July 16, 2015 / by Open Data Portal Team / In Open Data , Data Portal

What is a “deprecated” dataset?

The most basic answer is that it is not the dataset you want if you are looking for current data.

When possible, we try to keep historical records in a dataset with dates or other indicators that allow for filtering by time. However, in some cases – notably maps – the dataset is inherently a snapshot in time and mixing historical and new data is impossible or potentially confusing. For minor changes in the data, we usually simply overwrite the old data but for less-frequent / more-substantial changes, we often first create a copy of the old data and mark it “deprecated” in at least two ways – in the dataset title and by applying the “deprecated” topic/tag.

The deprecated dataset will be a newly created dataset so that the existing URL will continue to point to the current data.  As a result, the Created and Updated dates of the dataset can be misleading. The best indicators of the time period covered by a deprecated dataset will be the date we put in the title and the Time Period shown under “About this Dataset.”  Note that if there was a gap between when the data became outdated in a real-world sense and when we deprecated the dataset, the date in the title may refer to either.  Our deprecation process has evolved as we have gained experience and the meaning of the date should become clearer.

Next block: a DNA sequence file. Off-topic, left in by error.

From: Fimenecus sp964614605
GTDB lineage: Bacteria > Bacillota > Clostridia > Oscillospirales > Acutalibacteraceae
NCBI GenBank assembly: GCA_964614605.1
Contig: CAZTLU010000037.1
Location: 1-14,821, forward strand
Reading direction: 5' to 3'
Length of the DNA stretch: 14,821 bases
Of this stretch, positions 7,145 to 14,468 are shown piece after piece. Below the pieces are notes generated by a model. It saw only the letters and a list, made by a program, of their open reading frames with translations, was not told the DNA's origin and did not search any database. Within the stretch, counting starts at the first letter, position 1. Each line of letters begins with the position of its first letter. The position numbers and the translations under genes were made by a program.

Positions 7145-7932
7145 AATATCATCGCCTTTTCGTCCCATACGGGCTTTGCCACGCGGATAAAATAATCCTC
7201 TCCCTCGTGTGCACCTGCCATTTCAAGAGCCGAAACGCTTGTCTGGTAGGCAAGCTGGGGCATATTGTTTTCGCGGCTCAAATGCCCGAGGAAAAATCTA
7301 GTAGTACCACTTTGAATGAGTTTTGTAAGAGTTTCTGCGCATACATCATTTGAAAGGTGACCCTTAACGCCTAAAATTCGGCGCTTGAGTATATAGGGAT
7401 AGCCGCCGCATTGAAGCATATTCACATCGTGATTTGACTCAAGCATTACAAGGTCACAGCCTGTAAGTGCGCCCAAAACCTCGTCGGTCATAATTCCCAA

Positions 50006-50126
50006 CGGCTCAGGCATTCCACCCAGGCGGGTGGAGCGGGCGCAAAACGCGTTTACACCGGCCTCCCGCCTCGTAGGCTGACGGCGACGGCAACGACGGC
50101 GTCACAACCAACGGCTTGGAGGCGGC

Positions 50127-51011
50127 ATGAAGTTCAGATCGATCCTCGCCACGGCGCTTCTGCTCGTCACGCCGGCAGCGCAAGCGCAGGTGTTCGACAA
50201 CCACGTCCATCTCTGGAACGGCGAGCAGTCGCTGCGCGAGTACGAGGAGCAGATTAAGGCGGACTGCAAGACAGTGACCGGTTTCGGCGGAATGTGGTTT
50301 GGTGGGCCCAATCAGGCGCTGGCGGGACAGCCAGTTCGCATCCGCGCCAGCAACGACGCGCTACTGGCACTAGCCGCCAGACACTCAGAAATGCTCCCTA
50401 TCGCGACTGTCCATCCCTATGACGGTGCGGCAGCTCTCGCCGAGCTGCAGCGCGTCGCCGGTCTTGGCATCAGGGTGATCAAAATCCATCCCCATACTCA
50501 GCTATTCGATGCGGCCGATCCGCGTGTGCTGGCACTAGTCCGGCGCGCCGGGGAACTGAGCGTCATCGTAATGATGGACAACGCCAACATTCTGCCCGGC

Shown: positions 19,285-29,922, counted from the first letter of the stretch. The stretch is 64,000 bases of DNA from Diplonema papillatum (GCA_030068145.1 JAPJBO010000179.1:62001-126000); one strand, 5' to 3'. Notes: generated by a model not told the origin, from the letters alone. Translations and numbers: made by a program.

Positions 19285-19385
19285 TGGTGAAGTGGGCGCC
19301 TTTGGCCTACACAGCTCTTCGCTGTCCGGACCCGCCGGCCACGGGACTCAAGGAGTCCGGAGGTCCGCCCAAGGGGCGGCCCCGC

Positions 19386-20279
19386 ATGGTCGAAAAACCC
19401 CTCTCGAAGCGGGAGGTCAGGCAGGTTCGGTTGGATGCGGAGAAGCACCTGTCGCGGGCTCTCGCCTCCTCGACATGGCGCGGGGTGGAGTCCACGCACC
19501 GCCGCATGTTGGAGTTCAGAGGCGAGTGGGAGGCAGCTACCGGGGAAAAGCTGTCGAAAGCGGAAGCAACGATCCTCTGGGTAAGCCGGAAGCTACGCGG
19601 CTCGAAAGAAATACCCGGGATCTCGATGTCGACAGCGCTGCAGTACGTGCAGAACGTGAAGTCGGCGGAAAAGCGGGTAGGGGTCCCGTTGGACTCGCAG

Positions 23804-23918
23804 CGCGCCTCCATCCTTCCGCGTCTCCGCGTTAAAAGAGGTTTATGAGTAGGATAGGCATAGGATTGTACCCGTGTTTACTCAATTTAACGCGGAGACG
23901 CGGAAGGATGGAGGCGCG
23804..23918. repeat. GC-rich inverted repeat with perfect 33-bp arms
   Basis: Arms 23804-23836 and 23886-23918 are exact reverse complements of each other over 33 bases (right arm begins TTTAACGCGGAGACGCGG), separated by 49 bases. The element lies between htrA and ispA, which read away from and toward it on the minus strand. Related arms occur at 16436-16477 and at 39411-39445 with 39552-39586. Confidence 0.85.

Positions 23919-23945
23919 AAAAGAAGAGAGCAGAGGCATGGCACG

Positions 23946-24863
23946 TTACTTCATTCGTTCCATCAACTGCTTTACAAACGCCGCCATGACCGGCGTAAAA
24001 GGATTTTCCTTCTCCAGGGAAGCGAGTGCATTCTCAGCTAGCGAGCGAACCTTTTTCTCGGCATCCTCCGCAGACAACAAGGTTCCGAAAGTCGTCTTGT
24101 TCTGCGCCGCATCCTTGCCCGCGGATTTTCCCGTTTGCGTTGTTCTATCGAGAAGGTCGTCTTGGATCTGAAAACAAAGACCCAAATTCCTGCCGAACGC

Separately, there is a feature built into the Data Portal that can also be used, in some cases, to see historical versions of data. Every dataset has a “More Views” button, normally used to see charts, maps, filtered views, and other presentations of the data.  However, for tabular datasets, there is also a section labeled “Dataset Snapshots.”  It often shows previous versions of the dataset.  It is important to note that the date on a snapshot is when that version of the data was replaced, not when it was created.  As a general rule, the date indicates when the next-newer snapshot (or the current version, in the case of the newest snapshot) was created. Because of technical changes in how datasets are updated, many changes no longer create snapshots and we recommend against relying on them but they can be useful where they do exist.